The Art of the Headline: “Voodoo sex ceremony starts fatal fire, officials say” – CNN.com”

Posted February 27, 2011 by charleshurwitz
Categories: For writers

If the headline above won’t get you to read the story then you have a serious problem. In one short sentence it combines sex, religion, death and fire. What more can you ask for?
Let’s face it we all hope that someone will read, with interest, what we have wrote. Even if the audience is one person for say, regulatory documents or you’re going for a larger audience with marcom material, you don’t want to feel that you are completely wasting your time.
Headlines (or headings) should serve two purposes; convey what information is in the section and make the reader feel that it might interest them. Keep in mind however that the headline style must be appropriate to who the audience is. There are headlines that are appropriate for the New York Post and headlines for the New England Journal of Medicine.

Marketing Yourself As a Freelance Writer

Posted January 3, 2011 by charleshurwitz
Categories: Uncategorized

Let’s face it if most of us freelancers really enjoyed marketing we’d be in Marketing not it in writing. Makes sense, no? But if we want to feed ourselves and our families we have to constantly be on the lookout for new clients. And here let me add that those of you who think that you are all set because you have one big client who keeps you busy all the time, may be in for a rude awakening. I would prefer to be making a little less money with several clients than more money with one big client. A freelance relationship by its very nature means that your big client can drop you tomorrow with no prior notice suddenly drying up your income and we all know that little Suzie isn’t interested in hearing that she has to stop her ballet lessons because Daddy’s (or Mommy’s) big client pulled the plug. The time between when you start to look for a new client and when actual money enters your bank account from this new client can be several months.
The only way to overcome our aversion to marketing is to set aside several hours per week for marketing and not compromising on this point.
What do I mean by marketing? I don’t mean cold-calling. I do mean setting up a web site if you don’t already have one, or maintaining one that you already have. If you are a writer it is a minimum that you have a web site. There is no excuse for not having one. I also mean doing web searches for likely clients or outsourcing companies and contacting them. I also mean considering setting up a professional blog, working on your CV, registering with LinkdIn and putting an ad in Google AdWords or similar services. If some of these things cost money, so be it. The amount of money that you can make from one serious client will pay all your marketing costs for several years.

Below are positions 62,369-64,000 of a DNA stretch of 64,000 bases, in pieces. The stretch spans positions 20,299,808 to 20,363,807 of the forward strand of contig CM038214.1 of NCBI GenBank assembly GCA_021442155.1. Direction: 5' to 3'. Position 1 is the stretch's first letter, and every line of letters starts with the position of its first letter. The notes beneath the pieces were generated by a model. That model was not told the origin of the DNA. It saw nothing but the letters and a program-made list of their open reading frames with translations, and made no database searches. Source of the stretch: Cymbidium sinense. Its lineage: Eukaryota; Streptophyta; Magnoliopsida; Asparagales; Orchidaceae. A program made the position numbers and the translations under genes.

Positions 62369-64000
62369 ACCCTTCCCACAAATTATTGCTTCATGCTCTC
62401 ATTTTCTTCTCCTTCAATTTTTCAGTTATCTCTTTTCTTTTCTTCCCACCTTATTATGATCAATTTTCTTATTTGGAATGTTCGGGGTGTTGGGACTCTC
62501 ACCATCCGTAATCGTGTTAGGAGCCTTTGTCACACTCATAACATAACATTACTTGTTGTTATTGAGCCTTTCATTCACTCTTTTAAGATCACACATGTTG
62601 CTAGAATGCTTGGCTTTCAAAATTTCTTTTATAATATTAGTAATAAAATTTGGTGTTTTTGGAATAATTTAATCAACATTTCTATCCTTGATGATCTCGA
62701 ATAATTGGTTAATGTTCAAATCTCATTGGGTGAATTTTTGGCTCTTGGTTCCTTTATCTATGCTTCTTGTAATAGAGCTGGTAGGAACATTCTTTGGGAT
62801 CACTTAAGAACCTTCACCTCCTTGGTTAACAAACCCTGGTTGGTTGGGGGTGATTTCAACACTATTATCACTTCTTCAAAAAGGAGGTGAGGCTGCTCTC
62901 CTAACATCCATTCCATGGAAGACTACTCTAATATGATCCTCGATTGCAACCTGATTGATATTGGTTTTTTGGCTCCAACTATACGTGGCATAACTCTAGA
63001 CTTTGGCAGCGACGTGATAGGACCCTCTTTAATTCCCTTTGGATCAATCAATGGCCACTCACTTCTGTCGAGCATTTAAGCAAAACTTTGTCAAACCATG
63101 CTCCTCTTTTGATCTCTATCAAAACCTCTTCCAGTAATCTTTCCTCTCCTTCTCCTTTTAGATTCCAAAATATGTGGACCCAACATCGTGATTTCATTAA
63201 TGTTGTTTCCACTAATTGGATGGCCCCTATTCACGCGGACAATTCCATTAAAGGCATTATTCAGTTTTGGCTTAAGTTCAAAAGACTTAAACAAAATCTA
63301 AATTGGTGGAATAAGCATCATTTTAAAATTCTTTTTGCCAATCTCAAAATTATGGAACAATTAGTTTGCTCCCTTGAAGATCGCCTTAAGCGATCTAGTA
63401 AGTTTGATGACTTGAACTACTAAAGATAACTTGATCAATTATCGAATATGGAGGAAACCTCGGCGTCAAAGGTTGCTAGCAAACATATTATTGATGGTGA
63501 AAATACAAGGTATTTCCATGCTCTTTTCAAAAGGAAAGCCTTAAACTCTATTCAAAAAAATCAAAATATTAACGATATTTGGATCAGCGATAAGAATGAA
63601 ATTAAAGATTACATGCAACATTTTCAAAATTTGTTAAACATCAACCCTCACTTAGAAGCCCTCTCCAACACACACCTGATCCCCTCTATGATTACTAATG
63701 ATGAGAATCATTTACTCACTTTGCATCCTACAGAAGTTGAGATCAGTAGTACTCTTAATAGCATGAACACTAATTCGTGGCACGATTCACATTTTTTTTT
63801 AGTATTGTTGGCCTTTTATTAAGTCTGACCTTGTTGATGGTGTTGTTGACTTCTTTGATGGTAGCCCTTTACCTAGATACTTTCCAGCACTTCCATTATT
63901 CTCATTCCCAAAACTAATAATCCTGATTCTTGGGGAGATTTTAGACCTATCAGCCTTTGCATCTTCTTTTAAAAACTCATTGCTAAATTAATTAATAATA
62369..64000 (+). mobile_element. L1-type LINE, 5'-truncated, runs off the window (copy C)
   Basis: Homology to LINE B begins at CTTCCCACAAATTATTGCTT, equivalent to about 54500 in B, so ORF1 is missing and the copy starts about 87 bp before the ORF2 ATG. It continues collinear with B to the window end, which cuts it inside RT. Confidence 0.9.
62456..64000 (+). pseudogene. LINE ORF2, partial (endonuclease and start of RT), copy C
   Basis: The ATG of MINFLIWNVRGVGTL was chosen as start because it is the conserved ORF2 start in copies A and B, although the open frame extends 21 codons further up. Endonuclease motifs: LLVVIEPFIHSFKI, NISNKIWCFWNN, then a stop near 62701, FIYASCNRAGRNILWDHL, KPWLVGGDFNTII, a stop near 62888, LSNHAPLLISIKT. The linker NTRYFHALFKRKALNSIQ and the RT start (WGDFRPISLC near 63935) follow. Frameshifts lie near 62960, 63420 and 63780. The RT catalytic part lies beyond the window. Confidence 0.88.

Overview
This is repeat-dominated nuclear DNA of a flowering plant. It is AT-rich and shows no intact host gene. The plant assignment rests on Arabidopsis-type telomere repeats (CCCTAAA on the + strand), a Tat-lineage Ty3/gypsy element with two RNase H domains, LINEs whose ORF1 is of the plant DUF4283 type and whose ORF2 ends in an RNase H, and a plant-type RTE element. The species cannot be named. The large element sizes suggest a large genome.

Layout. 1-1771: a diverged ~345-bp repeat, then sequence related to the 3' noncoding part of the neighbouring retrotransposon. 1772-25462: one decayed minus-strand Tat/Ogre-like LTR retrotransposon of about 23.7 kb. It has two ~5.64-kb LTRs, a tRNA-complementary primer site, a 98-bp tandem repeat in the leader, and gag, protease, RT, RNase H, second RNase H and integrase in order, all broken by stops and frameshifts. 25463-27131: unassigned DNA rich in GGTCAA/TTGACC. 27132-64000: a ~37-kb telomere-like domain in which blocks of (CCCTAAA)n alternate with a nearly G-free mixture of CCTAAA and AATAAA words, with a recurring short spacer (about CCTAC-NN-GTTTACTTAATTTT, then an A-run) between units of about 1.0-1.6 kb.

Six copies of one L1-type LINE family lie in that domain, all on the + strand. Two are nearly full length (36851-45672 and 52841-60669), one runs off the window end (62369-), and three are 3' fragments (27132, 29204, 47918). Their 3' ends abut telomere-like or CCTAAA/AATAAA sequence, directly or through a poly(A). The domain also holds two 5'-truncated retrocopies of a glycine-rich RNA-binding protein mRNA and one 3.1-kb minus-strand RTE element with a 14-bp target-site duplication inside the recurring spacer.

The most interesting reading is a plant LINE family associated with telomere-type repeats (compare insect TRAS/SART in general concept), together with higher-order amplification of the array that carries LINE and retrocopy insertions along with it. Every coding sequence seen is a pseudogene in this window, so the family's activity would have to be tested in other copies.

Finally, if you’re looking for just one book to teach you about sales I recommend Soft Selling in a Hard World by Jerry Vaas. It deals with the types of clients who would be buying our services and also has lots of concrete examples.

Two Ways to Build Up Your Portfolio Without Feeling Exploited

Posted November 11, 2010 by charleshurwitz
Categories: Uncategorized

As I discussed in a previous post to find work as a freelancer you need to have a portfolio. To have a portfolio you need to work. Kind of a problem. I gave several suggestions for building up your portfolio without having to work for internet companies that pay poorly and probably won’t contribute much useful material to your portfolio anyway. Here are two more:
Go to a site where you can download freeware or shareware (there are lots of them) and find a program that looks interesting. Check to see if they have any documentation. It is usually very weak or non-existent. Contact the developers and volunteer to document the product. I doubt if they will say no. You will then have a complete manual (or helpfile) for your portfolio. Believe me no one interviewing you for a job will ask you if you were paid to write the manual, and it doesn’t really matter.
The second option is site called www.ifixit.com. Here you can help your fellowman by documenting a repair procedure and posting it. See the site for details.
 

Napping–Another Advantage To Working at Home

Posted October 21, 2010 by charleshurwitz
Categories: Uncategorized

Why Companies Should Insist that Employees Take Naps – Tony Schwartz

2:08 PM Monday September 20, 2010 | Comments (75)

Good luck, right?

But here’s the reality: naps are a powerful source of competitive advantage. The recent evidence is overwhelming: naps are not just physically restorative, but also improve perceptual skills, motor skills, reaction time and alertness.

I experienced the power of naps myself when I was writing my new book, The Way We’re Working Isn’t Working.

I wrote at home, in the mornings, in three separate, highly focused 90 minute sessions. By the time I finished the last one, I was usually exhausted — physically, mentally and emotionally. I ate lunch and then took a 20 to 30 minute nap on a Barcalounger chair, which I bought just for that purpose.